From left are Alice and Shannon Ferguson.
CORNWALL, Ontario - For years Alice Ferguson, a single mom who also balanced owning her own business as well as volunteer work, doted on her daughter Shannon.
If Shannon needed something, especially a listening ear, mom always found the time to be there for her.
Now it's Alice who needs support from Shannon, because the biggest challenge of the elder Ferguson's life is happening right now - and it involves life itself.
Alice is currently in a Toronto apartment, waiting for a fateful phone call from medical professionals that could signal the green light for a double-lung transplant.
Alice was diagnosed in March 2012 with chronic hypertension pulmonary fibrosis. In short, the elasticity of her lungs is failing, which leads to shortness of breath and other medical complications that ultimately led doctors to suggest her best course of treatment would be a transplant.
While such a diagnosis might be earth-shattering for many, it was the constant positive attitude of Shannon that saw Alice change her outlook on the future.
"We're very, very close," said Alice. "I'm a very emotional person, but she's been able to keep me grounded."
When Alice was first diagnosed, Shannon said her mom immediately leapt to the Internet to learn what she could about the ailment - which understandably left Alice feeling down.
"I told her to smarten up. 'You're not going to die. It's 2012 - people will help you,'" Shannon recounts. "She kind of got down, her spirit was really broken. But I'm a super-positive person."
Alice made the move to Toronto last month, because she must remain close to the hospital in the provincial capital where the 14-hour surgery will take place.
She's been told to prepare herself for a lengthy wait - between six and nine months is the average, though she has heard stories of some waiting more than two years for a suitable donor.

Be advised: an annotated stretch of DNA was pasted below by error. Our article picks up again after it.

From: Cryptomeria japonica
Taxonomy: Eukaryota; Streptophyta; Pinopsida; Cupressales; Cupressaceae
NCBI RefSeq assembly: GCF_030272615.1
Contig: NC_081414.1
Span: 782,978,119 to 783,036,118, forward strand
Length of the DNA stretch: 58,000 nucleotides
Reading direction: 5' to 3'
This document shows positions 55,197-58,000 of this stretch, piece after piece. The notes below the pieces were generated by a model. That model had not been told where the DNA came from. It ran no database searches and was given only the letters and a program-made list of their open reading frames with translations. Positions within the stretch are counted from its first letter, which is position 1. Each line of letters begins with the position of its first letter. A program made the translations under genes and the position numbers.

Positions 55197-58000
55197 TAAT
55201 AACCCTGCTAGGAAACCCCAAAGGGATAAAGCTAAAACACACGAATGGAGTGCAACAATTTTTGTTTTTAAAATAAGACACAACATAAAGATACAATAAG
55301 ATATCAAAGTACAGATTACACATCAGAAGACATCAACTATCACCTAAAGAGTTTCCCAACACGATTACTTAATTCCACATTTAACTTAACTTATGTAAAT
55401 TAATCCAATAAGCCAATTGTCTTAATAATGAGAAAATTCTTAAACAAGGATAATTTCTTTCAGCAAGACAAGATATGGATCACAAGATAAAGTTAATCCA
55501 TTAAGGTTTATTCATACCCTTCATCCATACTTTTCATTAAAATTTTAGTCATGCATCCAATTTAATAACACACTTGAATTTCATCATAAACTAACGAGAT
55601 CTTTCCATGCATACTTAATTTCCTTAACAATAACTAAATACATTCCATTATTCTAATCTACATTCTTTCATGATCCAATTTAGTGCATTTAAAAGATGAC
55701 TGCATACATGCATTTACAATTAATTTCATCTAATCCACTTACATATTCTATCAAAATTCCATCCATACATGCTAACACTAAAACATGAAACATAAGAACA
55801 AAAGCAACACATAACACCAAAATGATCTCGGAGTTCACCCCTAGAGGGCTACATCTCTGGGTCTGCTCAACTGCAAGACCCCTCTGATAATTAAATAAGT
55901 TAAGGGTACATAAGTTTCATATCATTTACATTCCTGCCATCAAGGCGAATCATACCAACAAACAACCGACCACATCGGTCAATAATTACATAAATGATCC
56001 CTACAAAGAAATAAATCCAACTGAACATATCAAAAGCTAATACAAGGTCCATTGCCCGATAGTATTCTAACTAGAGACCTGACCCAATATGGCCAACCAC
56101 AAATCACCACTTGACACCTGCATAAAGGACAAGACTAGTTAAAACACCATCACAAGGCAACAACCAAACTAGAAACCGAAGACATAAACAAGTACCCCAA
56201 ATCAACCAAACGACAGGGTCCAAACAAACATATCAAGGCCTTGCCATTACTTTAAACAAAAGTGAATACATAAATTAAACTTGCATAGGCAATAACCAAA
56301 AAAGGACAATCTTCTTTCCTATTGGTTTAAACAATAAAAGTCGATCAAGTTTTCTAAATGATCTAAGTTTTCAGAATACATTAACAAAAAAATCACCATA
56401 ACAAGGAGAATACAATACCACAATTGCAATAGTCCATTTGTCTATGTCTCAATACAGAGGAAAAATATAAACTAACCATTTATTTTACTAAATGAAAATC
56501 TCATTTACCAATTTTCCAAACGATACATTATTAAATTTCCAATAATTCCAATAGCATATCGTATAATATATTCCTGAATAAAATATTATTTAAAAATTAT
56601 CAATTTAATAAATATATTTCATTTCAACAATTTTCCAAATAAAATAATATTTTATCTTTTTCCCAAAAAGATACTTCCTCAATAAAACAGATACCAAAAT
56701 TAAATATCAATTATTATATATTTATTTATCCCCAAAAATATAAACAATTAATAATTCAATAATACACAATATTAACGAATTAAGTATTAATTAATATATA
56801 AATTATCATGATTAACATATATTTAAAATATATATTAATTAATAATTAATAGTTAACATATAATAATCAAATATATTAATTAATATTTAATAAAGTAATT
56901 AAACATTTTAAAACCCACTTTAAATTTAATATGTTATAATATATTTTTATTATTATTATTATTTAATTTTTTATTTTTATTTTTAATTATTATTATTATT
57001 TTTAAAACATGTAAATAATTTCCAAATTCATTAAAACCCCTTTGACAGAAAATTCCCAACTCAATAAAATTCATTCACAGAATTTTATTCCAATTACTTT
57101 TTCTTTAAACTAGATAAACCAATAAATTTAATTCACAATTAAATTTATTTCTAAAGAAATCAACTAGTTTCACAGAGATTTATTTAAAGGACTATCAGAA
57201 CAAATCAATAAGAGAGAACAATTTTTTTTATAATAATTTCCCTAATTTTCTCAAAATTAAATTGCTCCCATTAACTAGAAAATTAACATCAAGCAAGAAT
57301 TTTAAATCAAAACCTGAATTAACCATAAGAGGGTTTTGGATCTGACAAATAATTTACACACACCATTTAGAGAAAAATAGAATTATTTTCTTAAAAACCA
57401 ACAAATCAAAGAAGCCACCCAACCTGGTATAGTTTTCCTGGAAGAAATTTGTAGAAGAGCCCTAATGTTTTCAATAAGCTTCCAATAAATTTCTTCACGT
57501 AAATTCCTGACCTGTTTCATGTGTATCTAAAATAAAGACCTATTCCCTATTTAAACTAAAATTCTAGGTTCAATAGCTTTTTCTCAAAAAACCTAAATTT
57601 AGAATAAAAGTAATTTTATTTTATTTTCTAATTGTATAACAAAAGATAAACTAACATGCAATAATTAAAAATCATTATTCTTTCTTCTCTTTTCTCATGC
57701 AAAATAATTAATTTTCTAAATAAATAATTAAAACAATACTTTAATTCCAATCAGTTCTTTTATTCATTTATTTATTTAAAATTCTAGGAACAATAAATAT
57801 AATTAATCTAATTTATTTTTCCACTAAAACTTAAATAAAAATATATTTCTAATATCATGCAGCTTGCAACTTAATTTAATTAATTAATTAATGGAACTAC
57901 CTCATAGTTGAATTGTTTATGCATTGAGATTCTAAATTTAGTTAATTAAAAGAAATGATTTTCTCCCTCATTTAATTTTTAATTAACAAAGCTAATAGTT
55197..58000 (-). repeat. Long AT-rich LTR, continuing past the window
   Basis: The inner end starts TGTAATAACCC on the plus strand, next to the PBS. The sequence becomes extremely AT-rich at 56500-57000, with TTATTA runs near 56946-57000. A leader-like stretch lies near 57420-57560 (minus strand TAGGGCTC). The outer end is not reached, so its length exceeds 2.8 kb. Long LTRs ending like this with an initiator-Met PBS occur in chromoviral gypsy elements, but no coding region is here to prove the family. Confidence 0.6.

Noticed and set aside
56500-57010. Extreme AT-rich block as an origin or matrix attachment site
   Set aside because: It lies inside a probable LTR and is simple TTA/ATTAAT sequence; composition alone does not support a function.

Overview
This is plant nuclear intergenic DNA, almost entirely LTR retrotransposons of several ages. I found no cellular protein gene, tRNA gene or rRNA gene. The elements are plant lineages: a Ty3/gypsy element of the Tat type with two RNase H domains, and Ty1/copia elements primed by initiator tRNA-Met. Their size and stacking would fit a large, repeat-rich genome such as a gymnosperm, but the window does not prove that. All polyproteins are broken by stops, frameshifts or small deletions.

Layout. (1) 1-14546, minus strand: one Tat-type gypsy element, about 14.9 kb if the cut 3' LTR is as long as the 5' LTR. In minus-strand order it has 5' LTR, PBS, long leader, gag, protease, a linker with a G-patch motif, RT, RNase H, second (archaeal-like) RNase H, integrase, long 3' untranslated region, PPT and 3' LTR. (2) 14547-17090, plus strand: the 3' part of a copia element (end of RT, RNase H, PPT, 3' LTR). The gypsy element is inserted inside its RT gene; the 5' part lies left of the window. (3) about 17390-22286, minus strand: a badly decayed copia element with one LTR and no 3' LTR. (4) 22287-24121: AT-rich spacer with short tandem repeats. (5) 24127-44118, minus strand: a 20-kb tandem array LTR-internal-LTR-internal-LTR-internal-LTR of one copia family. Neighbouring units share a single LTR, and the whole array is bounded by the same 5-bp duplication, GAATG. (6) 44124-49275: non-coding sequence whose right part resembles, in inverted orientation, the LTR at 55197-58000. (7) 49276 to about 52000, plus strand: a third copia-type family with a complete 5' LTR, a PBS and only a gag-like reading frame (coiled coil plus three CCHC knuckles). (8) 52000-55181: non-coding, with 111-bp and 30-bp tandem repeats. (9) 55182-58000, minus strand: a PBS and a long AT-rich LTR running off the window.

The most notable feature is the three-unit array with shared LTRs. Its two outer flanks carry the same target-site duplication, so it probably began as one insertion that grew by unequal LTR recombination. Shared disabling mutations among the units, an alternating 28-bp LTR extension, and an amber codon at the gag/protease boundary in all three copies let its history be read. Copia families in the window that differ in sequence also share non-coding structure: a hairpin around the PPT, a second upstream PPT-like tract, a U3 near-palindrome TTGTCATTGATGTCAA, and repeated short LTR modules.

In the meantime, costs are building up. While the province covers the costs of medical bills, cost of living expenses and other expenditures associated with making the move and leaving work behind are mounting.
Some have forecast such a move to Toronto for a procedure of this kind can create $10,000 in expenses.
Once again, Shannon bolted into action to help her mom. She has organized a benefit night at the Cornwall Civic Complex July 20 at 7 p.m. Tickets for the event are $35 and patrons will be treated to music, food and messages from guest speakers.
There will also be a silent auction.
Shannon said, if anything else, karma is on her side.
"My mom was involved in everything," she said. "She was a founding member of Women's Entrepreneurs, she was on the Rotary Club and Team Cornwall.
"Now the community can give to someone who has really given something to Cornwall."
Tickets for the event are available at Shortline Convenience Store on Second Street West, as well as Sheconnex on Cumberland Street. They can also be purchased at the door, and Shannon has created a bank account where donations can be submitted. Contact her at 514-622-4896 for more details.